1) Do your research- Understand who the target market of the event is. If possible, obtain a list of the attendees and research them on LinkedIn prior to the event, enable items for “small talk”

2) Find Common Ground- As you enter the networking event, approach someone who looks open to a conversation. Start with questions about them, their jobs, and interests.

3) Listen Actively- This is important. Do not just wait for your turn to speak. Ask relevant questions and listen intently to their responses.

4) Make a Polite Exit- When the time comes to exit the conversation, you could offer to get the person a drink. When you get back, they may be involved in another conversation, so you can give them their drink and leave.

5) Follow Up- Send them an email or add them on LinkedIn. Maybe they spoke about a hobby or issue at work and you see an article on that topic, so you could send them a link. This then gives you further credibility in their eyes.

Households are using the pandemic to build their nest eggs and guard against recession, with investments and savings trending higher since the start of 2020. This is evidenced by the average total balance of Commonwealth Bank Term Deposit and Savings Accounts (which account for a large portion of the market), increasing by 5% over the months of January to July 2020. Before the pandemic, total household income grew by 4% a year according to the Commonwealth Bank. It has grown 11% a year between January and August 21, 2020. Low growth in salaries and wages, including the job keeper payments, was offset by increased government benefits. However, purchases on Commonwealth Bank Credit and Debit Cards only increased by 8% a year over the same time frame.

During COVID-19, it is reported that half of Australia’s franchise stores recorded a substantial reduction in revenue, with Cafes, Restaurants, Gyms, and Child-Related Businesses among those most affected. A Pulse Check Survey was conducted by the Franchise Council of Australia of 70 franchisees covering 12373 stores nationally. Approximately 46% of survey respondents reported that revenue was less than half compared with the June 2019 quarter. Consequently, 35% recorded increases in revenues, with takeaway food, health, and freight businesses amongst those benefitting. The Franchise Council revealed the greatest challenges in the June 2020 quarter were landlord issues (54%), the health and wellbeing of franchisees and staff (54%), and franchisee financial performance (52%). What are your thoughts? What or have you struggled with during this time?

Retail figures released recently by the RBA (Reserve Bank of Australia) evidence an increase across the country. Further to the RBA’s report, 828 million purchases were made by Australian-issued cards (Credit/Debit) during the month of May 2020 (a 16.5% month-on-month increase). The total monetary value of the card purchases was $52.3 billion. In April 2020, card spending fell by 22% as a result of COVID-19 restrictions impacting consumers spending patterns. How has this change in our economy impacted you and your business?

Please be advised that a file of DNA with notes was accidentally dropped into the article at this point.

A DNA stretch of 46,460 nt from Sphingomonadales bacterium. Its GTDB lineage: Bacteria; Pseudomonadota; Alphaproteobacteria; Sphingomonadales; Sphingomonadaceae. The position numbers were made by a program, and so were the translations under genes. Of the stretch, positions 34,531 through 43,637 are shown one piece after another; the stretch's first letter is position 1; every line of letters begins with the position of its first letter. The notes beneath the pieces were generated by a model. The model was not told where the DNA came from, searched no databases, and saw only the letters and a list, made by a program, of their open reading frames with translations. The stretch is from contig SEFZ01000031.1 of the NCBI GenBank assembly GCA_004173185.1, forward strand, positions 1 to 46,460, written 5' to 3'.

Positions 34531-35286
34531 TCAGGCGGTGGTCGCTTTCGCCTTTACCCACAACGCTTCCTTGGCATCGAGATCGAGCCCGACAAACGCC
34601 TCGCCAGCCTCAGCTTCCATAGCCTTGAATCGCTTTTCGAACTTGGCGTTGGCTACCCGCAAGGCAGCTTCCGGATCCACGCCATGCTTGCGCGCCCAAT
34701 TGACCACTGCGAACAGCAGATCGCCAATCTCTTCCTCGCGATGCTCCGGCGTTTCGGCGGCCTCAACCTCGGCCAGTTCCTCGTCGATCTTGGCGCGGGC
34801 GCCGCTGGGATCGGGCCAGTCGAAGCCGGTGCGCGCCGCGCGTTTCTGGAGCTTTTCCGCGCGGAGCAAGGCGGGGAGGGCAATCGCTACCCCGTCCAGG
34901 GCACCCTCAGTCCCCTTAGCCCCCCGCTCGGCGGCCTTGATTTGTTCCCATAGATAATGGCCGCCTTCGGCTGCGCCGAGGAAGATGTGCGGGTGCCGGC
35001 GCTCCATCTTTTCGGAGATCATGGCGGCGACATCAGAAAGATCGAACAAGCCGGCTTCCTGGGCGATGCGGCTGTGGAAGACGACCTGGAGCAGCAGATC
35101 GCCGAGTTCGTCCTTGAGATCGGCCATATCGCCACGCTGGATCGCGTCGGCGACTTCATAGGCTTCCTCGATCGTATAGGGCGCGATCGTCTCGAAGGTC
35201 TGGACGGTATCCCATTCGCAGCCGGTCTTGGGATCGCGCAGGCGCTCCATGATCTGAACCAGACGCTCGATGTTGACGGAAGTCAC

Costless Payment Solutions

This pandemic has led to more use of cards with our spending.
Resulting from the fear of spreading coronavirus by using notes and coins, have led to businesses and personal consumers to rely on debit and credit cards as well as smartwatches.
The Reserve Bank of Australia’s Assistant Governor said last week there had been a sudden shift to contactless payments during the pandemic.
Automatic Teller Machine withdrawals in April 2020 fell 30% from March 2020.
In April, some banks altered contactless tap-and-go limits to $200 as a measure to reduce the need to enter pin numbers for payments.
59% of people say they will use some cash but not as much once the pandemic ends.
44% of people use a credit/debit card or mobile for payment more than 12 months ago.
59% say some of their local stores are only offering contactless payments.
* Source- MYOB Survey of 1080 Australians May 2020

Join us for a Live on Thu, 28 May at 4:00 pm for an incredible Presentation by Mark Grant from Costless Payment Solutions on To Surcharge or Not To Surcharge!! Thats the question. We are facing an ever increasing pressure on our profits from business expenses. So what are your plans to address this? Surcharge laws in Australia have been in place since September 2017. I will help you understand the confusion surrounding surcharge, and how you can use surcharge to reduce your expenses and improve your profitability. Join us here live on Thu, 28 May at 4:00 pm!

We have experienced changes to how we manage and use our money during this pandemic. Here are some of the changes: – (1) Cashless Economy Numerous Businesses have directed consumers to pay by card rather than cash during this covid-19 period. The reason for doing so is to prevent any spread of disease that could occur when dealing with cash (including coins). A report from The Reserve Bank (Consumer Payments Survey 2019) stated that there were still many households using cash for all expenditure. This report evidenced that 27% of all transactions were completed using cash a sharp decline from 62% in 2010. (2) Tap N Go A change was made last month (April 2020), where in limits on “contactless” payments were increased from $100 to $200. The new payment limit also extends to customers using digital wallets via other payment devices (such as mobile phones and smart watches)